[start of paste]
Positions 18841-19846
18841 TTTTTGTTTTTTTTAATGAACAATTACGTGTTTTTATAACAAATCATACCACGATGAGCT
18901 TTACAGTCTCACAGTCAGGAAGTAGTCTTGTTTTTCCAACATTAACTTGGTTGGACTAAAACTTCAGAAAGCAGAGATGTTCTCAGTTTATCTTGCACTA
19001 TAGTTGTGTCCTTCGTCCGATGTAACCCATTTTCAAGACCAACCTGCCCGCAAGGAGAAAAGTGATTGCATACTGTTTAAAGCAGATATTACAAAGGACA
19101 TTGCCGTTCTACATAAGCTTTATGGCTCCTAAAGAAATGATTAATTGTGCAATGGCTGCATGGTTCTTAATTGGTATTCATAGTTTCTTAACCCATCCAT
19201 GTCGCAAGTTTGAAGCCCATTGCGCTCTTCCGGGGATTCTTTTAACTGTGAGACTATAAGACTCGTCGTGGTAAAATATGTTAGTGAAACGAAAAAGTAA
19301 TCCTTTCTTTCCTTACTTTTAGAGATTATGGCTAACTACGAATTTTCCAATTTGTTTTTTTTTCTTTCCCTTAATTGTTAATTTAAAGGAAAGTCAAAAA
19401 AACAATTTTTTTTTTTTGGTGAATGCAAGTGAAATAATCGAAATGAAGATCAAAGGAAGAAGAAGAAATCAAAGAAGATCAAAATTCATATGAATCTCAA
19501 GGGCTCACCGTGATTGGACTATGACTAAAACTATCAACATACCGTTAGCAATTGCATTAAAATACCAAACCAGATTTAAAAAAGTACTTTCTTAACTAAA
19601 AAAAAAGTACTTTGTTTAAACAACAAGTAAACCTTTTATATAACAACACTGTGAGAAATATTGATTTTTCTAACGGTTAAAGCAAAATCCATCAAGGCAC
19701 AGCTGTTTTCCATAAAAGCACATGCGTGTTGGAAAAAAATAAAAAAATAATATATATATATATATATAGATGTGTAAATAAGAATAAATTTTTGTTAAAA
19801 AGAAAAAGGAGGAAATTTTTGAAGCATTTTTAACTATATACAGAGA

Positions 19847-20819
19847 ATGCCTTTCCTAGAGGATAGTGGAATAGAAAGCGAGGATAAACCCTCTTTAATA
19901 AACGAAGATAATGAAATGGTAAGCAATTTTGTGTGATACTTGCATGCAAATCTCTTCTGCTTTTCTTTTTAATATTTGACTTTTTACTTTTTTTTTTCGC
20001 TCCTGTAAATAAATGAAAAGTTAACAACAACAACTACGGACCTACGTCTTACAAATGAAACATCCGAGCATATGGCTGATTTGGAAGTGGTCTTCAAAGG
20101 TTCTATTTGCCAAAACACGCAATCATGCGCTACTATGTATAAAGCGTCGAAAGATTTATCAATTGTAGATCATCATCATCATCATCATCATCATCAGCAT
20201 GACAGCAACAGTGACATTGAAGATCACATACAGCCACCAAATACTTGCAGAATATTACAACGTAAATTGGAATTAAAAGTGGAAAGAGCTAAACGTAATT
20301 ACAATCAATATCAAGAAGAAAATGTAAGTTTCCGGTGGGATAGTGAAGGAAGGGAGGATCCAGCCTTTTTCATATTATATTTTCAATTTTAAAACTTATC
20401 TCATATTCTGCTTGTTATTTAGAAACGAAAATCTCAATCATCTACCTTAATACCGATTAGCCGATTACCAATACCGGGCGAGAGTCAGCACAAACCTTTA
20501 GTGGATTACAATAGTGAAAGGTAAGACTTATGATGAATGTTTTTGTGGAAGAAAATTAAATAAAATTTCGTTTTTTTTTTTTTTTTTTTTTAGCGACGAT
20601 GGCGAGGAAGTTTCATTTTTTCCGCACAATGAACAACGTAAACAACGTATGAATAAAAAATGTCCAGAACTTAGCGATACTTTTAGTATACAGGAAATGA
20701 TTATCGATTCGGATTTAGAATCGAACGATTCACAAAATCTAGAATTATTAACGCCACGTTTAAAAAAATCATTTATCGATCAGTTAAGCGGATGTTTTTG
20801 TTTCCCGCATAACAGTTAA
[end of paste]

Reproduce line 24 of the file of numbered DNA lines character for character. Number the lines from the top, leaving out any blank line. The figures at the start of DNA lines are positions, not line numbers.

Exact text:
20801 TTTCCCGCATAACAGTTAA